Although several people might believe that racism in the U.S. is a thing of the past, for many people of color, that couldn't be further from the truth. If anything, racism has just been rebranded to become more socially acceptable and covert. And Black Americans in particular have a unique relationship to the prejudices in this country today.
Take the U.S.'s sundown towns. These are areas across the country that prohibit Black people from being in public after the sun sets. These towns still exist, even if some of the area's residents refuse to believe they do. Here are the sundown towns we currently know of in America.
Where are the current sundown towns in the U.S.?
What's considered a sundown town might vary depending on who you speak to, but Tougaloo College in Tougaloo, Miss. has created a database of sundown towns on its History and Social Justice website.
The sundown town database is an interactive map where you can select any state and see a list of all its possible current and historic sundown towns. On another map, dots help users understand whether an area is a sundown town, with a legend that includes "don't know," "surely," "unlikely/always biracial," and "Black town or township."
Over the years, a number of different news outlets have openly named areas of the U.S. sundown towns. NPR has spoken about the "racial cleansing" that took place in the early 1900s in Forsyth County, Ga., which still affects the area today. There's also Anna, Ill. which has gotten the nickname "Ain't No [n-word]s Allowed," according to ProPublica.
Many people are also calling out sundown towns on social media after a video went viral of a white high school student saying the n-word. People responded by saying that this happened in Vidor, Texas, a sundown town.
What is a sundown town?
As stated earlier, a sundown town (also known as a gray town) is an area in the U.S. where Black people are essentially forced out of the public once the sun goes down. According to AP News, these towns are inhabited by a majority of white people who insist that "Black and white residents get along really well."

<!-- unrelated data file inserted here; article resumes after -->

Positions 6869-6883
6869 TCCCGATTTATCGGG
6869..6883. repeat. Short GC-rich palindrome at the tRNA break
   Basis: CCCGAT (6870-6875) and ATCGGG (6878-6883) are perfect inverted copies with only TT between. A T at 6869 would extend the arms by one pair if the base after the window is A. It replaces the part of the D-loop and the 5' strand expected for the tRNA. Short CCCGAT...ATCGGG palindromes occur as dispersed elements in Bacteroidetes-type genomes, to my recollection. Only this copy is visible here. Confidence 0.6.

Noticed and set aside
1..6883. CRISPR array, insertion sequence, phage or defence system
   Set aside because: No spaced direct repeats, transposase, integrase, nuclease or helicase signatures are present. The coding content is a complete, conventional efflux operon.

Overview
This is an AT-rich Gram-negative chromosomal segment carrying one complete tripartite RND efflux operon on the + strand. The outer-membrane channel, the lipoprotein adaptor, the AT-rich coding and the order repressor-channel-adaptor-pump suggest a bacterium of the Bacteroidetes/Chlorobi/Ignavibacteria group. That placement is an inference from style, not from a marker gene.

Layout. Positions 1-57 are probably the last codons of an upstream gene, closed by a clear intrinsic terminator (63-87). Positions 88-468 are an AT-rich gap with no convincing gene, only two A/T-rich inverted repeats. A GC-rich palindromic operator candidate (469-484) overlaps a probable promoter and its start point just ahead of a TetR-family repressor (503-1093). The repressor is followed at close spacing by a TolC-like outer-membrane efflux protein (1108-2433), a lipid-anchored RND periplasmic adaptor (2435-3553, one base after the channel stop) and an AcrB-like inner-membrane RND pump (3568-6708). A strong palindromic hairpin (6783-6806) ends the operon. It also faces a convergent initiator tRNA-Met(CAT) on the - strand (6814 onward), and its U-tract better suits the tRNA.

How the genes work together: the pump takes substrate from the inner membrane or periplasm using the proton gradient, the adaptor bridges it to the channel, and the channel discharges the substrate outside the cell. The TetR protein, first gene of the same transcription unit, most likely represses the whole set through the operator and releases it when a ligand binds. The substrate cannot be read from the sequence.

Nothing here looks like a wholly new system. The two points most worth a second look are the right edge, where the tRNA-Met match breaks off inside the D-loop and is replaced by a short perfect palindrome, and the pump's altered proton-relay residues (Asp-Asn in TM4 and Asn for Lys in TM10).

When speaking to white residents of Vienna, Ill., AP News noted that they didn't feel like racism was a problem in the area — either at the time or historically. However, speaking to Black people who lived in or regularly visited Vienna showed a different reality.
"Every time you come into town, or you go into a gas station, or in a store, people look at you," Victoria Vaughn explained to AP News. Although no one in the area has ever said anything to her that she considers racist, she said she "definitely felt the way they felt about me."
Meanwhile, a Black man named James Davis said that he was taught about sundown towns growing up, an experience that a majority of white people may not have had.
If you're a Black traveler, take these precautions.
In an effort to help others avoid sundown towns or better prepare them to travel through one, Black people created their own helpful resources. The Negro Motorist Green Book by Victor Hugo Green (which was also known by other names, including The Green Book), for example, was published in the 1930s as a guide to different sundown towns across the country so that other Black people could plan their trips accordingly.
If you're a Black person who can't altogether avoid sundown towns, there are other precautions you can take while in those areas. These include locking your car doors and making sure you won't need gas or any kind of assistance. Some people avoid public transportation even during the day while in sundown towns and make sure they have access to a car at all times when traveling.
If you have to stop in a sundown town, try and speak to Black locals to get a better understanding of how to navigate it. These people have first-hand knowledge you may never otherwise get access to and can help you out of tough situations.